Sales of US weaponry and other military hardware to Europe are skyrocketing, thanks to the persisting Western-backed conflict in Ukraine, with European countries vowing to expand their arsenals by $230 billion, a research group says.
In many European countries over half of the recent military expenditures went to American arms manufacturers, with Norway devoting 83 percent to US purchases, the UK 77 percent, Italy 72 percent and the Netherlands spending 95 percent on US-made weapons in the period from 2017 to 2021, according to Stockholm International Peace Research Institute (SIPRI), with total European arms imports jumping 19 percent during that time frame from the previous five years.
“This is certainly the biggest increase in defense spending in Europe since the end of the Cold War,” said Ian Bond, director of foreign policy at the Centre for European Reform, as quoted in a Saturday report by Yahoo News.
According to the report, since the Ukraine conflict began in late February, countries in the European Union have pledged to beef up their arsenals by some $230 billion, with Germany alone planning to modernize its military to the tune of $100 billion this year.
The US arms industry, which produces and exports more weapons than any other country — selling over 39 percent of the estimated $210 billion annual global arms sales from 2017 to 2021 — has been the biggest beneficiary, it added.
“Many European countries have plans to increase their military spending very significantly, and to increase their purchases of arms as part of that,” said Pieter Wezeman, a senior researcher with the SIPRI Arms and Military Expenditure Program as quoted in the report. “And in some countries they’re accelerating” purchases originally slated for later this decade.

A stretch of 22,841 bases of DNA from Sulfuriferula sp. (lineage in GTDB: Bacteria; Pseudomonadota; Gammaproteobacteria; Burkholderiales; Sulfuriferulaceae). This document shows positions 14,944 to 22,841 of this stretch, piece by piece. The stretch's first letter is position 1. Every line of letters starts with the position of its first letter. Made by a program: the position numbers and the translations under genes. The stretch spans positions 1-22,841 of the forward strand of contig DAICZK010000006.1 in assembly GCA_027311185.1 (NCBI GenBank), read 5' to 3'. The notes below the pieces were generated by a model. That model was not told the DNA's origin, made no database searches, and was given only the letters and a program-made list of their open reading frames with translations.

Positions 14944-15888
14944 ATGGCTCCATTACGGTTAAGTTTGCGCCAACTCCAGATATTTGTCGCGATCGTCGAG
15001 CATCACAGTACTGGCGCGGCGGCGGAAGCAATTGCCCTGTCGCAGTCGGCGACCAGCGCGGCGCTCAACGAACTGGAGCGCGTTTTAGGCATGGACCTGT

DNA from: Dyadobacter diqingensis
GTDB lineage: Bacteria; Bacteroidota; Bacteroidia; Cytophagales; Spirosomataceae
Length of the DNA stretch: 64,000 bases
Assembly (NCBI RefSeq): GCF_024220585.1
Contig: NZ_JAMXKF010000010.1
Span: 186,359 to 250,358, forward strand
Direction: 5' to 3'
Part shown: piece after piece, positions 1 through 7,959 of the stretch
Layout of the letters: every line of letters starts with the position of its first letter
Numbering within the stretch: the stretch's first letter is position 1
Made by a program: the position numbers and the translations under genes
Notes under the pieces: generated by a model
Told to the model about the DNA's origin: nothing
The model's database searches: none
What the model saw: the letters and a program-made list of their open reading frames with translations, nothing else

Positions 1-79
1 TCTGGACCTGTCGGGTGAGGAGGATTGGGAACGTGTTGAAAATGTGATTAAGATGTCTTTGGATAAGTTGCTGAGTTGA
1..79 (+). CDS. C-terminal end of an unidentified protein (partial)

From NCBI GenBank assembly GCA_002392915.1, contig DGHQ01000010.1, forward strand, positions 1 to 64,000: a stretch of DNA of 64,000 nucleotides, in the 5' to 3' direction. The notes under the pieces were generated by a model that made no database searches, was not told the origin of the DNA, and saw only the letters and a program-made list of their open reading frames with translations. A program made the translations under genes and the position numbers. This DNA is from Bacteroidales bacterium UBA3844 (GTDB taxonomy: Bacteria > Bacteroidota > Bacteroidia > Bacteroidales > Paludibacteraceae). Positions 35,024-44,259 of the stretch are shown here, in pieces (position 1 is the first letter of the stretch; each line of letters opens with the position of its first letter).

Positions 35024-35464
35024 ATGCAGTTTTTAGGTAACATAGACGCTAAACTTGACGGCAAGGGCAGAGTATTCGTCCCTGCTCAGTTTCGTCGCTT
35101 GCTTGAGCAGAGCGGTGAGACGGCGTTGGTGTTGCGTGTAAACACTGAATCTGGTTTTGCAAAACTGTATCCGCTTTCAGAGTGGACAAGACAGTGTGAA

Even before the war, according to SIPRI, European arms imports from 2017 through 2021 were up 19%. “They’re growing at a rapid clip,” said Hartung. The amount of European arms deals being negotiated since February, he said, “has almost doubled from last year. And we've still got a few months left.”
“This is all very much driven by Russia's attack on Ukraine and the realization in Europe that defense stocks had been run down quite considerably over the last 30 years,” said Bond. He added that one reason so many countries turn to U.S. arms manufacturers is the American defense industry is so large, countries don’t have to wait for cutting-edge arms to be developed. Another reason, countries in East and Central Europe “want to keep the U.S. on their side and show that they attach value to the Transatlantic alliance,” including to NATO. “And supporting American defense manufacturers is one way in which you can do that.”
According to William Hartung, a senior research fellow at the Quincy Institute for Responsible Statecraft, since President Biden took office, European countries account for some $33 billion of arms “offers,” as the initial stage of arms negotiations is called, with $21 billion in deals on the table since February. Although some sales have not yet been officially contracted, Hartung told Yahoo News that the $21 billion estimate is assuredly low as it represents only government-to-government deals, not direct commercial sales, which are more difficult to track.
By far, the most popular high-end item from the US in Europe is the American F-35 combat airplane — with Finland putting in an order for 54 of them in 2020, while Poland ordered 32. Another 71 planes were ordered by Norway, the Netherlands and the UK, and even neutral Switzerland ordered three dozen of the fighter planes in September, for over $6 billion.
Those kinds of big-money sales “cause a lot of tension” with European arms manufacturers, said Hartung, since across Europe, the American F-35 often outsells European-made fighter jets.
Based on what arms buyers have told him, Wezeman said the F-35 has more bells and whistles than domestic models such as the Eurofighter Typhoon or Saab JAS 39 Gripen.
The US, however, doesn’t lead every arms sector in Europe, where countries tend to buy tanks from Germany and artillery from France and submarines from Germany, France or the UK But because of their high price, F-35s often take a large part of a country’s defense budget pie.